Period 1 AP Literature & Composition 24 October 2014 Analysis of Symbolism in Young Goodman Brown In Nathaniel Hawthorne’s, Young Goodman Brown, the devil’s staff symbolizes the inevitable loss of innocence that will arise from the temptation of the sinful nature of man, probing at the idea that no one is truly pure. The beginning of Young Goodman Brown starts off with a sense of mystery and suspense. The audience understands that Goodman Brown is going on a “journey” in the woods of Salem. Hawthorne depicts Brown as a man who takes pride in his faith and his family. Shortly after he starts his journey, he meets with the mysterious traveler with a serpent on his staff.
Antigone placed a curse on creon and soon he starts to realize what he has done and so he decides to not kill Antigone, and let her be free. In conclusion heamon finally persuades his dad, with the help of Antigone, that he shouldn’t kill Antigone because she was being loyal to her family and following gods
A Chilling Transformation Chillingworth, the name alone evokes ideas of coldness, darkness, wickedness, loneliness, and this idea is no different from the man who carries this name, Roger Chillingworth, a man incapable of human love. Yet he had not always been this evil or wicked, and in fact he seemed to be quite the opposite. The reader learns that Chillingworth was an intelligent physician, a man dedicated to helping others, who would spend hours alone studying diligently, and one cannot feel sorry for him when he arrives at the colony to see his wife upon the scaffold. But what could drive a man to become the cold, distant, shell of his former self? It seems to be the age old story of love and heartbreak.
Everette, and the viewers, think that his life will get better when the flood is over, that he will believe in God, leave the con life and his wife Penny will come back to him. Everette ends up saying that there has to be a scientific explanation for the flood, he stays a con man, and his wife Penny doesn’t want him because he doesn’t get her the ring she wants. This is another example of how life gets worse or stays as bad when we think it will change for the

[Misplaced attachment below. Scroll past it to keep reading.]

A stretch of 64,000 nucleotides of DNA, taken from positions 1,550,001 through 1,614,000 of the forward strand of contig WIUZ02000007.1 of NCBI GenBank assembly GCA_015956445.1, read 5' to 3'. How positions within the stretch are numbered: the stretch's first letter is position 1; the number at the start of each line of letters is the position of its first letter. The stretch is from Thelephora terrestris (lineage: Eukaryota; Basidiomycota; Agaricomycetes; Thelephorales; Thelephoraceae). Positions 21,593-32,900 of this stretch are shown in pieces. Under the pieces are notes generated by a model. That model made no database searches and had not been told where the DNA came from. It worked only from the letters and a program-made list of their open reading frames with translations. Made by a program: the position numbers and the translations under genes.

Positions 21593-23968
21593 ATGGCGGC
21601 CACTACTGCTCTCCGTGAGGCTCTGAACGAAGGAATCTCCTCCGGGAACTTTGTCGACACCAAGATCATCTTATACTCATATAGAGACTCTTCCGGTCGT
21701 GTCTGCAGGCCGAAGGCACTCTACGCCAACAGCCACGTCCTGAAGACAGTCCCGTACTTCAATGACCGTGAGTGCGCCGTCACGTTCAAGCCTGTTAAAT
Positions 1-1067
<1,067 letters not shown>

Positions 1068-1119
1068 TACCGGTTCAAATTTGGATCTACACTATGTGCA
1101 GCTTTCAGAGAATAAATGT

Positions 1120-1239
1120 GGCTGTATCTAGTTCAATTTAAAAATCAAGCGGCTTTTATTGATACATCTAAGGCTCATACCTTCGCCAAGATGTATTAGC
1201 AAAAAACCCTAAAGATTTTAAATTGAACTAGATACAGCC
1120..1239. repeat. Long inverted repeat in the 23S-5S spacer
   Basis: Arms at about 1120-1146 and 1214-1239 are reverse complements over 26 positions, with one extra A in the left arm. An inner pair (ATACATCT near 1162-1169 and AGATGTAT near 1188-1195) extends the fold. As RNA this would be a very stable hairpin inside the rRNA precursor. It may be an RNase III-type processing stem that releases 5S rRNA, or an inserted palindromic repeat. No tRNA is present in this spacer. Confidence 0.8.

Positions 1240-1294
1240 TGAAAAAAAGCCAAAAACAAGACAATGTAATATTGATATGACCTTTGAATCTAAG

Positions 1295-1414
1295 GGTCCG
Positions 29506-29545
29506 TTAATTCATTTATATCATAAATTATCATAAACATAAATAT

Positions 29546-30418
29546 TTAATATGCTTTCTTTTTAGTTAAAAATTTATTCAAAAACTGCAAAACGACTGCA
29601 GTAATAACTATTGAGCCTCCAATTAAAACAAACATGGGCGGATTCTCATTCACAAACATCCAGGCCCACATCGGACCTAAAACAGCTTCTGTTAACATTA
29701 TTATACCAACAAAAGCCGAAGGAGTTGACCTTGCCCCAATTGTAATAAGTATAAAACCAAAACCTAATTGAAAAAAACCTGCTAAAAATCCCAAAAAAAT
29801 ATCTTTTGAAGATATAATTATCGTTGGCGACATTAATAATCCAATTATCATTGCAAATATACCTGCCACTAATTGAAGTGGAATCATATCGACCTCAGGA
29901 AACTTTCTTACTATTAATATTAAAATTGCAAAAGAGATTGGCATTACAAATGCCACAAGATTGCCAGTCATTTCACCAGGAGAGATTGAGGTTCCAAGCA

Abigail is supported by her uncle Reverend Parris who further instructs Susanna to ‘Go directly home and speak nothing of unnatural causes.’ The use of imperatives ‘go’ suggests a tone of urgency and insecurity. Miller presents Reverend Parris as one of the people in Salem who sees sense as he denies the presence of ‘unnatural things’ however the reader later realizes that he says this because he wants to save his reputation. The reader is told that Reverend Parris has ‘enemies’ and they will ‘ruin’ him if they were to find that his daughter ‘trafficked with spirits in the forest’. This suggests that as a community they are not at peace, they have enemies that can ruin them forever. Millers use of stage direction demonstrates Parris’s anxiety ’his eyes going wide’ As a minister of the church he should not be feeling anxious however in the community where he lives he has to be anxious as news spreads fast and accusations start and then there is the beginning of a witch
Bradstreet’s poem, “To My Dear and Loving Husband” argues how an individual should live life on Earth opposed to the Puritan belief that one should devote all their time to God in order to seek salvation. Bradstreet opens up with the paradox: “If ever two were one, then surely we.” This paradox defies logic because it is impossible for two individuals to be one. It emphasizes Bradstreet’s love to her husband because she is stating that their love was beyond logic connoting that her love for her husband wasn’t rational, that it was something more. This brings on the ideology of marital unity, which their souls were joined together into one entity opposed to a representation of two individual beings, emphasizing that their love was everlasting. This denounces Puritan belief because only one individual was above reasoning and rationalization, God.